Communication is a basic part of life, which facilitates both verbal and non-verbal interactions and information exchange between humans and animals. In humans, effective communication also includes understanding the emotion and intentions behind the information. It further involves the ability to unambiguously convey or receive a message in order to gain the full meaning of the message and make the other person feel heard and understood (Robinson, Segal, & Melinda, 2020). Generally, learning and business are human endeavours that critically require effective communication. Business simply connotes an organisation or enterprise engaged in commercial, industrial or professional activities (Adam Hayes, Margaret James, 2021). Communication in business is vital to ensuring effective transfer of goods and services, particularly across different cultures.
Several businesses have failed due to language-induced cross-cultural misunderstandings. A case in point is when Colgate, a toothpaste company, introduced a product called “Cue” in France but suffered backlash and eventual closure because the name of the product, at the time in France, was the name of a famous pornographic magazine (desconeguts, 2014). This article shall therefore, briefly discuss a language-induced failure that occurred in Panasonic as it attempted to introduce its product to a new market. Thereafter, the study shall identify key challenges to cross-cultural communications before proffering strategies to address them.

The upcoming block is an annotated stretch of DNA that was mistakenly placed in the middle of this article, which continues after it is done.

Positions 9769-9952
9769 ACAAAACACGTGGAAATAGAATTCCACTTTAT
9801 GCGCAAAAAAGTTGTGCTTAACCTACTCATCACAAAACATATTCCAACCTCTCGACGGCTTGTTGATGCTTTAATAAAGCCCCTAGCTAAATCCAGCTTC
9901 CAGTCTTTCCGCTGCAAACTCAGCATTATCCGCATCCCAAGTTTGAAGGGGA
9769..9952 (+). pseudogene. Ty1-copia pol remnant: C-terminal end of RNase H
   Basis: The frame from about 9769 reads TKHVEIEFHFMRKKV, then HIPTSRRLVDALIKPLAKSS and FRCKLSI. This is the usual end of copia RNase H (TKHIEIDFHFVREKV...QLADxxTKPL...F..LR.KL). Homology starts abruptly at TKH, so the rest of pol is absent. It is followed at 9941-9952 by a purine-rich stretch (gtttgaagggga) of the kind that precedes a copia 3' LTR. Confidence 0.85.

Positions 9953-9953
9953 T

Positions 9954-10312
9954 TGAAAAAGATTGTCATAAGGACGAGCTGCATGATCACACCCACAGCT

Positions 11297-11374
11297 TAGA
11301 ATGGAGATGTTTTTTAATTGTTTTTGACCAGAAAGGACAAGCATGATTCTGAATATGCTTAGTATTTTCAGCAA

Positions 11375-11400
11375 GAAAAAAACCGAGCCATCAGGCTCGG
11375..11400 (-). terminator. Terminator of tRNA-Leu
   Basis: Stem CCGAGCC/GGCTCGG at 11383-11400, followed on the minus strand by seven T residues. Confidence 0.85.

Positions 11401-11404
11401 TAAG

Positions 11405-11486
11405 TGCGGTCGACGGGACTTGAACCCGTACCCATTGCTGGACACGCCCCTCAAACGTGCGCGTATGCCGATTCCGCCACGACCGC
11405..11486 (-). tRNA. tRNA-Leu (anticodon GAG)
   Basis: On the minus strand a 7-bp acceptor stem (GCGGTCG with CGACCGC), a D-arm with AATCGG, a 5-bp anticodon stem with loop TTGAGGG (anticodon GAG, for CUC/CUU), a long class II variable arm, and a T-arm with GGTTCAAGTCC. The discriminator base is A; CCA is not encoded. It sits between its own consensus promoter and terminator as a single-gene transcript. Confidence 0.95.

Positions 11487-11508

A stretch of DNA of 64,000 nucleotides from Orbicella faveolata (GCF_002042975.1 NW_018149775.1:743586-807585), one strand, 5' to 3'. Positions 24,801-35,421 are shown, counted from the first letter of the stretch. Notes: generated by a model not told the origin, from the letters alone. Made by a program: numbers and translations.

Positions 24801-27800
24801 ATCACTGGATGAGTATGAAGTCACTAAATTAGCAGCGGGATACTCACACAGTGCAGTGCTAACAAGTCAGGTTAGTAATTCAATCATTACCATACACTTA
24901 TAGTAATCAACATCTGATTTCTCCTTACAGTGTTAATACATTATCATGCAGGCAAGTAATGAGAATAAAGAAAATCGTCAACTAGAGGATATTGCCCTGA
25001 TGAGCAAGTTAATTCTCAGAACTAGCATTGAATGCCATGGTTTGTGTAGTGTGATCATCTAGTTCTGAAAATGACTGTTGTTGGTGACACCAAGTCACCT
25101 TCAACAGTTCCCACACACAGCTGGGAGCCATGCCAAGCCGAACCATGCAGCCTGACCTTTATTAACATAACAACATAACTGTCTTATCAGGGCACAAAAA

Aim of the study
The aim of this study is to draw lessons from a case study of previous failures in business occasioned by their inability to understand the language and nuances of other cultures with a view to proffering solutions to prevent the reoccurrence of such blunders.
Definitions of Key Terminologies
The study will first define some key terminologies, such as culture, language and communication as well as cross-cultural communication. Culture is defined as the ways of life of a people, including their arts, beliefs and institutions, passed down through generations; it further comprises of their language, religion, norms of behaviour amongst many others (LaMorte, 2016). Language and Communication are variables that are distinct but interdependent, as one aids or facilitates the other. Language is predominantly a human activity; it is a medium that aids transmission of feeling and thoughts, while communication can be described as a way of interchanging ideas which can be verbal or non-verbal. `Cross-cultural communication connotes the way interactions or transmission of information takes place across different cultures.
A Case Studies of Business Communication Failures Cross-Cultural Environments
An example of a company that failed in business as a result of language misinterpretation in another culture was Panasonic. The company was very successful in the late 90’s in Japan and eager to enter the American market with the first touchscreen computer. The company devised a genius marketing strategy; use the popular American Cartoon Woody Woodpecker as their mascot and marketed the computer as “Touch Woody”. Unknown to the Company “wood” in American vocabulary meaning, “hard penis”. This error was discovered a day before launch and though the product was ingenious, it was a huge failure (desconeguts, 2014).